When science goes public: How Dr. Cristina Atance is bringing the science of child development to families
Walking to Dr. Cristina Atance’s lab is like walking through a school playground at recess. Children are running around everywhere, energetically playing and exploring the room. Their loud voices fill the air, making it difficult to hear anything else. It may sound like the worst place to focus on research, but it’s really the best place for Atance and her team.
“We thought, wouldn’t it be great to not just do research on campus, but actually do it in a museum setting where we’d have more visibility and where it would be more accessible to parents and children,” says Atance.
The Living Lab is situated within the Children’s Innovation Zone inside the Canada Science and Technology Museum in Ottawa. The lab, which first opened in November of 2017, is a partnership between the museum and the University of Ottawa. The project studies children’s cognitive development, as well as language development in monolingual and bilingual children. Families who enter are greeted by staff at the front desk, and children can participate in a variety of activities conducted by researchers.
In Atance office, she sits in an adult-sized chair at a child-sized desk. On the desk are two trays, one blue and one green. On each tray is a box with a slit cut into it. She is sitting at one of her tests.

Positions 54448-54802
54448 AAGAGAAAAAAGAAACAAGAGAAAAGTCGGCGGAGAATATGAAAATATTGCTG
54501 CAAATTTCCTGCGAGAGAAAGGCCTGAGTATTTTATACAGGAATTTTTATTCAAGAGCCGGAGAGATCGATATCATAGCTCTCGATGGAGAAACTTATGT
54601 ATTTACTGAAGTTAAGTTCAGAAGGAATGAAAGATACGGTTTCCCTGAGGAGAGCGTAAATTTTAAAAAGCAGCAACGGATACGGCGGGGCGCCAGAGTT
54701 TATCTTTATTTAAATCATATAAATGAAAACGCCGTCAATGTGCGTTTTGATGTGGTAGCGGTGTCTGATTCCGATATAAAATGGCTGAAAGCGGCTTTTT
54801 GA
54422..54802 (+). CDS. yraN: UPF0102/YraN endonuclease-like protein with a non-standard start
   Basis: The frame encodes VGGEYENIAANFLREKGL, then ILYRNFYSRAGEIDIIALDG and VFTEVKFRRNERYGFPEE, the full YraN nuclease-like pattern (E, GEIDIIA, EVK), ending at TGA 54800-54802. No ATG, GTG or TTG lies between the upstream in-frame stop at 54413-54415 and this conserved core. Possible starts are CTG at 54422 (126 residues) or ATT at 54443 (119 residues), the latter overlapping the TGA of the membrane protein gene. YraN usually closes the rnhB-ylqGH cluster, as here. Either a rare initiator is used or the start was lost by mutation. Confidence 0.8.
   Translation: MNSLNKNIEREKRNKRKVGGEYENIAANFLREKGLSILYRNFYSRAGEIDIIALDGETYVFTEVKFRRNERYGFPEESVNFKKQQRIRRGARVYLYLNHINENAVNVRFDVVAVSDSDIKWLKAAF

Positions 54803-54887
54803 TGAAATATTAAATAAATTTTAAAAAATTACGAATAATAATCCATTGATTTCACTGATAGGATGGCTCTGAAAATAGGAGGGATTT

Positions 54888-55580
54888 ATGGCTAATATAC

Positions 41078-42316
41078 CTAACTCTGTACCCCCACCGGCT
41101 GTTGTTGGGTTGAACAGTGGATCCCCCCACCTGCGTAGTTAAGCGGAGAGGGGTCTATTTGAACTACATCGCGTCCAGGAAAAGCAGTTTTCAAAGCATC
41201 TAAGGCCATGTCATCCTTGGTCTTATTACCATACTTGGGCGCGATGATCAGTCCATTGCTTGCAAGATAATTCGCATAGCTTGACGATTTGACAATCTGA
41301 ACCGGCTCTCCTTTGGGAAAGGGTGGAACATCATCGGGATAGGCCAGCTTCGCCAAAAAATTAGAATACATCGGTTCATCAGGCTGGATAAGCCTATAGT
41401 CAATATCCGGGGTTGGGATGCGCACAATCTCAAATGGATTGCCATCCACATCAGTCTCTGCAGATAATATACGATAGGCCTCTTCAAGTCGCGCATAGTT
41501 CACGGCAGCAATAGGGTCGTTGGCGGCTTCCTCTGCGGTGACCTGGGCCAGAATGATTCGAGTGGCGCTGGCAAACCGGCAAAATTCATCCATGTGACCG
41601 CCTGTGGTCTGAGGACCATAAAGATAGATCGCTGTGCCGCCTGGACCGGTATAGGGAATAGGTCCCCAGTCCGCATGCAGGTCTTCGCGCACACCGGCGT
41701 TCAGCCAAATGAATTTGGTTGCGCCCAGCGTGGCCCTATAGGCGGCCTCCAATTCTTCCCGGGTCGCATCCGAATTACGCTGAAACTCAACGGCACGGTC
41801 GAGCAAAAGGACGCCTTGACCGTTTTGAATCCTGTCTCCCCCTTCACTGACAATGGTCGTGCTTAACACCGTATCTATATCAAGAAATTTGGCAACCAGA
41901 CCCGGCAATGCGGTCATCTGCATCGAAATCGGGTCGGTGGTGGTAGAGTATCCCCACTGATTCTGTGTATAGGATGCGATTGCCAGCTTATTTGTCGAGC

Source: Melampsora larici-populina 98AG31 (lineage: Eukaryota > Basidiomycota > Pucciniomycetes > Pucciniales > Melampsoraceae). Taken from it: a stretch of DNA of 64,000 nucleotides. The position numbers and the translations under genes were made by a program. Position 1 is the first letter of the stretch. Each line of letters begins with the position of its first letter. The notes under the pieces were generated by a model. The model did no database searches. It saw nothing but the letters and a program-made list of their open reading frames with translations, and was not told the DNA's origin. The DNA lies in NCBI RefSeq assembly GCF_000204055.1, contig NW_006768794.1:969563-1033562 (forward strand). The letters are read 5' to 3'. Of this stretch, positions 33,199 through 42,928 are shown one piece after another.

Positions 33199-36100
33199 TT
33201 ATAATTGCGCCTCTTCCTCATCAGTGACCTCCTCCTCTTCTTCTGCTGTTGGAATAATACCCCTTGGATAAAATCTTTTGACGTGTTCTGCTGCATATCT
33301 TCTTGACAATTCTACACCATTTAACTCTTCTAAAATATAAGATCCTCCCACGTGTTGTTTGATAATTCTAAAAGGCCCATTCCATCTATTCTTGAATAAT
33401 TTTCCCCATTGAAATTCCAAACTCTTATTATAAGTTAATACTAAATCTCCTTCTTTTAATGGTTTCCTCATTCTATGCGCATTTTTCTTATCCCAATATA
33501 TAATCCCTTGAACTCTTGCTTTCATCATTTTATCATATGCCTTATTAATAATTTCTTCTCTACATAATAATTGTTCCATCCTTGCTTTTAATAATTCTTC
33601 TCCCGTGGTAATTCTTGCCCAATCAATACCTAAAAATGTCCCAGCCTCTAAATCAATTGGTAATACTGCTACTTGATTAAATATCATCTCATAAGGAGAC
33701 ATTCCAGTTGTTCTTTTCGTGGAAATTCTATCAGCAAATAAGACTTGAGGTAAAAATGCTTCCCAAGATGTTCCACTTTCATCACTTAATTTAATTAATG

“We’re testing children’s ability to save for the future,” she explains.
The task involves two different treats: Smarties and raisins. The child gets five tokens, and each token can buy them one Smartie or one raisin. The Smarties are put away at first, and the child is told that they will get to play with the raisins first, and the Smarties second.
“What we’re interested in is, given that kids prefer Smarties to raisins, will they save some of their tokens and use them on the Smarties box later?” Atance says.
Atance is one of the co-directors of the Living Lab and a professor of psychology at the University of Ottawa. With a Ph.D. from the University of Waterloo, and a post-doctoral stint at the University of Washington, she’s spent years grappling with the elusive details of how children learn to think.
Her interest in the field began when she was an undergraduate student at the University of Toronto when she took a third-year cognitive development course.
“I was learning about children’s thinking and some of the errors they make when they’re asked certain kinds of questions,” she says.
One trial that particularly interested her is what researchers call a “false belief task.” Atance said an example of this task involves showing a child a closed crayon box that has birthday candles inside. When a child is asked what he or she thinks is in the box, they will say crayons. Then, after opening the box and showing the child the birthday candles, the researcher will close the box and ask the child what they had thought was inside the box before.